If you know
anything about the Estonian capital Tallinn, it is likely to be the
chocolate-box appeal of its medieval Old Town, a Unesco-protected jumble of
intertwining alleys and picturesque courtyards. Most visitors see little more
than this cobblestoned labyrinth, happily taking in red-rooftop views from
medieval turrets and sipping cocktails in cosy vaulted cellars.
Town deservedly hogs the marketing limelight, but it is hugely rewarding to
step outside of the ancient town walls and experience Tallinn's unsung
treasures. The small city (population: 425,000) is a charmingly compact blend
of church spires, glass skyscrapers, Baroque palaces, brooding battlements,
shiny shopping malls and cafes set on sunny squares – with a few Soviet
throwbacks in the mix, for added spice.
joyfully regaining its independence in 1991, Estonia has turned its focus to
the west, transforming itself into a modern, internet-savvy country (fun fact: Skype
software was invented here). It is also determined to catch up with its Nordic
neighbours in the quality-of-life stakes, thanks to its robust ties with nearby
Finland (Helsinki is just 80km across the water, and frequent ferries connect
the two cities).
be pleasantly surprised to discover stylish restaurants plating up
oh-so-fashionable New Nordic cuisine, and a design scene taking its cues from
Scandinavia. There is also an ever-growing number of museums, including award-winning
modern-art repository Kumu and the fascinating
museum, which explains how the state security agency kept tabs on
visitors during the Soviet era (they operated from a spy base atop Hotel Viru, the only hotel in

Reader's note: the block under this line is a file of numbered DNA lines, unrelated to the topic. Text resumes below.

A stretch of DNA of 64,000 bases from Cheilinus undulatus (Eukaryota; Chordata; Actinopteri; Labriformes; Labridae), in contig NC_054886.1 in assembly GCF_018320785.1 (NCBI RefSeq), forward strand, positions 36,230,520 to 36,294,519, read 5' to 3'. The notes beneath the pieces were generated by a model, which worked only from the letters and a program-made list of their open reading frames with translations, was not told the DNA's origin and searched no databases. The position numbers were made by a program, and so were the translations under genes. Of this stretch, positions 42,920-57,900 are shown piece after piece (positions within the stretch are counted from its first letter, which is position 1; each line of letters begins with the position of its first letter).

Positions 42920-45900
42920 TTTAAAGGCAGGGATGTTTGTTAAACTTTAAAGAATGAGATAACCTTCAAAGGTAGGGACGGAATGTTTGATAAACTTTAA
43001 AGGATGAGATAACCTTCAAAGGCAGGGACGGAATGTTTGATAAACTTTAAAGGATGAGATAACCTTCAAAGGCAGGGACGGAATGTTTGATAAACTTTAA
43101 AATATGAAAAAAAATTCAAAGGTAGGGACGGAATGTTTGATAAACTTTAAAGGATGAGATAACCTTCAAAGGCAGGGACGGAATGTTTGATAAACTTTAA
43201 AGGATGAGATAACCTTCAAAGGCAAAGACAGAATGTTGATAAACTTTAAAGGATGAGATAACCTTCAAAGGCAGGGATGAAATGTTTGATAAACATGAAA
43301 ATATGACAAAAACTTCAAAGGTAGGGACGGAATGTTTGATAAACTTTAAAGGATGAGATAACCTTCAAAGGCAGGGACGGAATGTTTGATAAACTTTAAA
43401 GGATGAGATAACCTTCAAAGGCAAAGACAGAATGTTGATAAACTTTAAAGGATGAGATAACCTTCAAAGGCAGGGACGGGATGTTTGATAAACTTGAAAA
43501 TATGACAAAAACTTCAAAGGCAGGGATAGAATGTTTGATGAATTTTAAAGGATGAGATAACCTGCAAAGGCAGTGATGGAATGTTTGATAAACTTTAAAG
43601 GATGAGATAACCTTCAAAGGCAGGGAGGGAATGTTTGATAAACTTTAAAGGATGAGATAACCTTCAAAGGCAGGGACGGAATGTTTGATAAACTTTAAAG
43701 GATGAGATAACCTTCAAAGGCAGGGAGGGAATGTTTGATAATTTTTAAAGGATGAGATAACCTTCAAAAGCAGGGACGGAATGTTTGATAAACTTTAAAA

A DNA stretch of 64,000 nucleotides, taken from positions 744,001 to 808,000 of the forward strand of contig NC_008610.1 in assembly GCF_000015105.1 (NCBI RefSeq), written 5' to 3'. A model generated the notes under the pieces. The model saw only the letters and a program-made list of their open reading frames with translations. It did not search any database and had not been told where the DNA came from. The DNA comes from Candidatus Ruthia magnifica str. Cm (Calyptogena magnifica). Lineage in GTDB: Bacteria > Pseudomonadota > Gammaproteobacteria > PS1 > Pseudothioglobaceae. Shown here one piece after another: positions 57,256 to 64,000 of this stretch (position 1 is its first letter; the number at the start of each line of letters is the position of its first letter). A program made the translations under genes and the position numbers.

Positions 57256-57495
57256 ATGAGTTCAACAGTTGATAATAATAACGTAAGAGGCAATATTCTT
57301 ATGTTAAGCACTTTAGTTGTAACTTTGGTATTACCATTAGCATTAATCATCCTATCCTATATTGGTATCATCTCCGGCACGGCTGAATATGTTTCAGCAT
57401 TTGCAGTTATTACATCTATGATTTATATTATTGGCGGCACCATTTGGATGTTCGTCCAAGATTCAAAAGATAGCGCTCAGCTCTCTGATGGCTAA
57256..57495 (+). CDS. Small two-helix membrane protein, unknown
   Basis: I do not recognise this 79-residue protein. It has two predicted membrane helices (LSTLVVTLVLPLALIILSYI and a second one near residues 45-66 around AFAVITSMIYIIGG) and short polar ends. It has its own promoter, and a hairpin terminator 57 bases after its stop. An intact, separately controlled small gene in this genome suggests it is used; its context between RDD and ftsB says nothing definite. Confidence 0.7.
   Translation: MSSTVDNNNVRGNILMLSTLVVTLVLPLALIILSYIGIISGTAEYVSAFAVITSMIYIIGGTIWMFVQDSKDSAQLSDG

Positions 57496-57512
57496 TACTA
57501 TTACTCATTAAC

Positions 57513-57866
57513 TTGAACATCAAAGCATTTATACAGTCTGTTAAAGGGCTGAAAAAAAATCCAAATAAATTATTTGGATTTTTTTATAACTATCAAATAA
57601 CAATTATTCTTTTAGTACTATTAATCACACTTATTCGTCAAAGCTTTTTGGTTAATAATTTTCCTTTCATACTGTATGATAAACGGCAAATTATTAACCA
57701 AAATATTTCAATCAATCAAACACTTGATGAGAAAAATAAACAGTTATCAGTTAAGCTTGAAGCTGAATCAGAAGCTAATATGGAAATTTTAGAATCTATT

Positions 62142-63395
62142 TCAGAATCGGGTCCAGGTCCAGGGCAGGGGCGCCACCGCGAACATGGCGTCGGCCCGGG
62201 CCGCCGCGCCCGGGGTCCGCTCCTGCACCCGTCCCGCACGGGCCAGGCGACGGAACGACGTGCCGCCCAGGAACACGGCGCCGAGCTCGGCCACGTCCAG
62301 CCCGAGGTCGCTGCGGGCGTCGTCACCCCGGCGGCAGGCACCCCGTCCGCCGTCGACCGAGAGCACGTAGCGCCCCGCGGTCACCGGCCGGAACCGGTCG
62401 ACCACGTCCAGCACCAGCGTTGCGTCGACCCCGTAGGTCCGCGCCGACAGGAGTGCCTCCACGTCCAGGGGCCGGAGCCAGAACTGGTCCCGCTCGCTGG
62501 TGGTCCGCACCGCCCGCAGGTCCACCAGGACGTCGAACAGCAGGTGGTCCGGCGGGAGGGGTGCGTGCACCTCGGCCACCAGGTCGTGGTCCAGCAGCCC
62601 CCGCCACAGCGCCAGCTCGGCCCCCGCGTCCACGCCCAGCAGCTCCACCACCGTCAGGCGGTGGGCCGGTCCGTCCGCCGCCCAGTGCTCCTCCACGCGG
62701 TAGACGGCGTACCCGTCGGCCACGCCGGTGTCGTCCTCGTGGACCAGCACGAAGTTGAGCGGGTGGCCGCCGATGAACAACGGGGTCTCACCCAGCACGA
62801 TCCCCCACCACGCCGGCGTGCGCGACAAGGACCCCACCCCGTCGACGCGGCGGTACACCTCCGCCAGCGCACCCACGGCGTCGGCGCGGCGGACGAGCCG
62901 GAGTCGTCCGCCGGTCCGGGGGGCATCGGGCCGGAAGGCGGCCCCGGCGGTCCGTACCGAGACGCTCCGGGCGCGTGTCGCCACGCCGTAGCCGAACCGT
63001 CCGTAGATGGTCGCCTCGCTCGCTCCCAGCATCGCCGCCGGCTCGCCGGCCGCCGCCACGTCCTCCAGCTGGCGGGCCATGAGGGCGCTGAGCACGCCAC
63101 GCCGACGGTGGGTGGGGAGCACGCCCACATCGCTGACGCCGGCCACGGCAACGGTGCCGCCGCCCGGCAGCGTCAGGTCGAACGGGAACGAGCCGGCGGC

Tallinn where foreigners were permitted to stay).
neighbourhoods are ripe for exploration, and areas gaining traction with
visitors include beachside Pirita and leafy, affluent Kadriorg, both east of
the Old Town and easily reached by tram or bus. However, the best place for a
taste of local life is Kalamaja, a district just northwest of the Old Town. Its
name translates as “Fish House” and it traditionally served as the town’s main
fishing harbour. It is an old quarter filled with distinctive wooden houses,
and, like all good working-class neighbourhoods, is emerging
as a hang-out for artists, with quirky and affordable spots to eat, drink and
The Culture Kilometre
(Culture Kilometre) opened in 2011 to coincide with Tallinn's turn in the
spotlight as European Capital of Culture – a title it shared for the year with
Turku, Finland. Despite the name, it is actually a 2km pedestrian and bike
path, developed to provide easy access from the city centre and Tallinn Passenger
Port (Vanasadam) to the cultural sites of Kalamaja.
the path is not signposted, it does appear on most tourist maps. Start by the
on the waterfront in the port area which lies just to the northeast of the Old
Town. Nothing says "former Soviet" like a gigantic public building
made of concrete, and the bunker-like Linnahall certainly fits the bill. Built
for the 1980 Moscow Olympics (for which Tallinn hosted the sailing events) and
originally christened the Lenin Palace of Culture and Sport, the Linnahall contains
within its crumbling, much-graffitied hulk a vast concert hall. Concrete steps
lead up to the roof – a favourite spot for young partygoers to bring drinks and